In Georgia, those who negligently maintain their property or fail to warn visitors of dangers that they know exist can be held liable for resulting injuries. For example, a store owner cannot knowingly allow customers to use stairs that have a broken railing and then avoid compensating someone who falls down the stairs as a result. However, even when property owners are not aware of dangers prior to an accident, they can be held accountable if they had constructive knowledge of the hazard, which means that they should have known of its existence. Slip and fall accidents can result in serious injuries that can be prohibitively expensive to treat, so if you were recently injured on someone else’s property, it is important to speak with an experienced Henry County personal injury attorney who can help you seek compensation for your medical bills.Establishing Liability
According to state law, property owners are required to exercise ordinary care in making their premises safe for visitors, which includes:
- Inspecting the premises to discover possible dangerous conditions of which they do not have actual knowledge; and
- Warning visitors of known dangers.
However, if a property is not unusually dangerous, an owner does not have a duty to continuously patrol the area looking for and removing possible hazards. This means that property owners are given a reasonable amount of time to inspect their premises and a reasonable amount of time to correct any hazardous conditions discovered during an inspection. If property owners fail to take these steps, they can be held liable for injuries caused by their failure to use ordinary care in keeping the property safe. To demonstrate that a property owner is liable, an injured party must provide evidence that:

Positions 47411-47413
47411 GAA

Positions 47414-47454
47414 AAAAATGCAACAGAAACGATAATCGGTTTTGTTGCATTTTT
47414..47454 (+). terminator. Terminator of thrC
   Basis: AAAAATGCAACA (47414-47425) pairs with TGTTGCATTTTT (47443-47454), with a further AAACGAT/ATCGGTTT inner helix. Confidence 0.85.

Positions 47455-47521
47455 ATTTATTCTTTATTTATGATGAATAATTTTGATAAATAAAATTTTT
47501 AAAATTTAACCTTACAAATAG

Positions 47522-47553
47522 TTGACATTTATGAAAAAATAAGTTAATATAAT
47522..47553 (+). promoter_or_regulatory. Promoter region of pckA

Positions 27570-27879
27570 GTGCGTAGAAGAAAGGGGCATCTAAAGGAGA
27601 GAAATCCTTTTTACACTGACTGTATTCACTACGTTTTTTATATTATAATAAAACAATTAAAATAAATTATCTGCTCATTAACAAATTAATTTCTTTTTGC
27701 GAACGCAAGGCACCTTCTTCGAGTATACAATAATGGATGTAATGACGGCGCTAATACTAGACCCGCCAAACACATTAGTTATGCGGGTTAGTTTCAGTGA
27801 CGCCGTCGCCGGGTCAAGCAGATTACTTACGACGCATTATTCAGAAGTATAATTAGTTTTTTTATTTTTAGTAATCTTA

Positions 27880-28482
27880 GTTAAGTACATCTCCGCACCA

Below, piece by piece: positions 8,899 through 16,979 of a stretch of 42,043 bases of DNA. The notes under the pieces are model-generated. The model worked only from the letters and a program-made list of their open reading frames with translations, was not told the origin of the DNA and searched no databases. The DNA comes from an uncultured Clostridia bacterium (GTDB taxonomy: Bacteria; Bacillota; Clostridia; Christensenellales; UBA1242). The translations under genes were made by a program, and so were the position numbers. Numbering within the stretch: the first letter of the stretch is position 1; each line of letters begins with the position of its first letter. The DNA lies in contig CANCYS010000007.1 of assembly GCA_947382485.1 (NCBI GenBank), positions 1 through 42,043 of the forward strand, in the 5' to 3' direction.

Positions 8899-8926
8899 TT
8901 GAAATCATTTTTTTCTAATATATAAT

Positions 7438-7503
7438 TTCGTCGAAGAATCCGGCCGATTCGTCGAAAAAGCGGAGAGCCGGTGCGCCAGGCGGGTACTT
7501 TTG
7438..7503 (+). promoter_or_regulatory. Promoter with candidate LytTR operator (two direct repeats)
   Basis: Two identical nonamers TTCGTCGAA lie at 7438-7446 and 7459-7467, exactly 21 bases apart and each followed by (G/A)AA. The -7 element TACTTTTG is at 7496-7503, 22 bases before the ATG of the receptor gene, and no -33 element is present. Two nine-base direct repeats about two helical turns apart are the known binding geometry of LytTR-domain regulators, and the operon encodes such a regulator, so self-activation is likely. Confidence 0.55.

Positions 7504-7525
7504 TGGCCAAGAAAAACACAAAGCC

- Prior to the accident, the property owner had notice of the hazard; or
- The owner should have had constructive knowledge that the hazard existed.
Finally, the plaintiff must demonstrate that he or she did not have knowledge of the hazard prior to the accident.Proving Constructive Knowledge
To establish that a property owner had constructive knowledge of a hazard or should have known that it existed, a plaintiff must be able to demonstrate that:
- The owner or an employee of the owner was in the immediate area of the hazard and could have easily seen and removed it prior to the accident, or
- The hazard had existed on the premises for enough time that, if the owner had been exercising ordinary care, it would have been discovered and removed.
Although whether the amount of time that a hazard existed is considered unreasonable depends on the particular circumstances of each case, courts have generally found that when a property owner can establish that an employee was in the immediate area of the fall no more than 10 to 15 minutes before the accident and did not see the hazard, he or she exercised reasonable care and cannot be held liable for the injuries.Contact an Experienced Personal Injury Attorney
To speak with an experienced Henry County personal injury attorney, please contact The Angell Law Firm at (770) 217-4954 today.